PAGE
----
I was based in New York so I wanted the top New York based bootcamps. CourseReport helped narrow this down to General Assembly (GA), Hack Reactor (HR), and Full Stack Academy (FSA). There are other good bootcamps in New York, but it didn’t really matter because I got into all three I applied for and applying for more really wouldn’t have helped. I know that applying for bootcamps is something people stress out about, and I was suspicious of “bootcamp prep” classes (who needs a bootcamp to get into a bootcamp? I know now that this is actually a very good thing for complete newbies). But look at it this way - I had basically spent the entire first half of the year doing bootcamp prep. In any case, I picked my bootcamp based on essentially two criteria - how hard were the admissions process and the vibe of the bootcamp when I visited. On the first metric GA failed hard. They were way too easy and set the bar incredibly low. I’m sure they will disagree but that was my impression. The polite industry terminology is that there are bootcamps that take you “from 0 - 60” and “from 20-100”. GA was of the former variety and HR and FSA were of the latter. I eventually went with FSA because the admissions interview was marginally harder than HR, and I disliked the vibe of HR’s then-new campus. FSA also seemed to “care” more about its students although the evidence for that was anecdotal at best.

I kept up with my extracurricular projects. I randomly interviewed Sacha Greif, creator of VulcanJS (which I had used back in April) and the State of Javascript survey, simply because Jeff Meyerson let me do it. I made my own open source boilerplate search project in Meteor and contributed to another in Vue. But as soon as the bootcamp started, I lost all time for anything else outside of the bootcamp. Except one thing.


The bootcamp started off at an impressive pace. After a few weeks of remote precourse work where you cover mostly dry things like function context, you hit the ground running with 30+ new friends also joining in the journey with you. It felt very different from just hacking on FreeCodeCamp on nights and weekends just by myself, because now there were instructors who expected you to do things and imposed deadlines. I of course was no stranger to the daily cadence of programming work but it was certainly an adjustment for some of my classmates, some of whom had been bartenders and cooks just months before.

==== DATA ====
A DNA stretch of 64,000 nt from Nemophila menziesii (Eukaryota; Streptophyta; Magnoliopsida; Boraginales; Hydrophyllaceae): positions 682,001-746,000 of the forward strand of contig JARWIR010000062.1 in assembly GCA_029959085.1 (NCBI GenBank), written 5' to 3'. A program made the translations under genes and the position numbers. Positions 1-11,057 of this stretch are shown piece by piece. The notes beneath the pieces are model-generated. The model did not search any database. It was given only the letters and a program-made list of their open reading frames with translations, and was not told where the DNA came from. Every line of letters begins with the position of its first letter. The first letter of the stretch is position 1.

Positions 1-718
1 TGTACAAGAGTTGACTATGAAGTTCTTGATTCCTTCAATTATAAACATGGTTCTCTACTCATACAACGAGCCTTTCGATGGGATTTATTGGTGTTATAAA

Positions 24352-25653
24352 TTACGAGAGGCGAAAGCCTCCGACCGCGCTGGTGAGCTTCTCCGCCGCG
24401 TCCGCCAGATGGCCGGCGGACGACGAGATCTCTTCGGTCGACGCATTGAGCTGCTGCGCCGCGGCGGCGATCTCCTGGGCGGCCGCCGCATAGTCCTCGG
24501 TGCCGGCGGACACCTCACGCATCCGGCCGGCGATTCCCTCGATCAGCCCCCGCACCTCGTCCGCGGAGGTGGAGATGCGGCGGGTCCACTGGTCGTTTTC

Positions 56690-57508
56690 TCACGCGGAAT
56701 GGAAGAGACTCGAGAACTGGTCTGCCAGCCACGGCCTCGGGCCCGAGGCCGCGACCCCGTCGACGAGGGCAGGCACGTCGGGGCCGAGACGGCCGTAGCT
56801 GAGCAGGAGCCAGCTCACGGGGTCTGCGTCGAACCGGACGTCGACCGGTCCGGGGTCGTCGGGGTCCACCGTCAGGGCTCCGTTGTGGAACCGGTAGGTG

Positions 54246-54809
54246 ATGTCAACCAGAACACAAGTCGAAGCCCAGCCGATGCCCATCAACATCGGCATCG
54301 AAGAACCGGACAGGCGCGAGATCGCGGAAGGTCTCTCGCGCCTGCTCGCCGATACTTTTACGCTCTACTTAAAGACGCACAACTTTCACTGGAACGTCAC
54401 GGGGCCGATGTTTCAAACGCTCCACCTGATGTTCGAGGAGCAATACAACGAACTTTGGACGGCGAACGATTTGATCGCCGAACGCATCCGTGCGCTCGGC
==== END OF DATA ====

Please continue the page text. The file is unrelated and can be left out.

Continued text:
Just an aside: The diversity of backgrounds was notable in some and absent in others. We did have everyone from CS degrees to English Lit degrees to no degree. We had people with decades of legacy tech experience to someone who wasn’t even alive for two decades. It was really all sorts. At the same time, we had only 10% women and 1 African American person. Make of it what you will. I’m not interested in a social justice debate.

Back to giving you an idea of pace: Day 2 we were doing algorithms and data structures; hardcore circular graph traversal stuff that I would still use in my future interview prep. By Day 3 we were making a small jQuery clone. Day 3! Every day was different, and spent pair programming with a different classmate. This was another thing I didn’t get from FreeCodeCamp. I knew some employers practice extreme programming and pair everything. I knew I had gaps in my knowledge that someone else could probably pick out easily. Unfortunately due to the sheer amount of prep work I was usually ahead of the class and ended up teaching what I knew to my pair partner but even that was worth while experience. You only know if you understand something if you can explain it simply.

By the second week we were deploying fullstack Twitter clone projects, probably closing in on the early parts of what I had done in the FCC Backend Cert. FSA uses SQL instead of MongoDB as its database layer which I didn’t mind, because it opened up a whole other world of databases I wasn’t exposed to in FreeCodeCamp. Beyond learning basic open source libraries like Express and Sequelize, we also just worked on hard problems in raw javascript, from building our own Bootstrap clone, ORM, compiler, and git implementation, to implementing the Javascript Promises Spec from scratch. This is the kind of thing I wanted. In Javascript you use a lot of open source libraries which can lead to a general lack of confidence when it doesnt work the way you expect and you have to look into the source code of the library itself. Having -built- your own, if small, libraries gives you a lot more confidence that you can tackle some of this more challenging code instead of just regarding it as magic.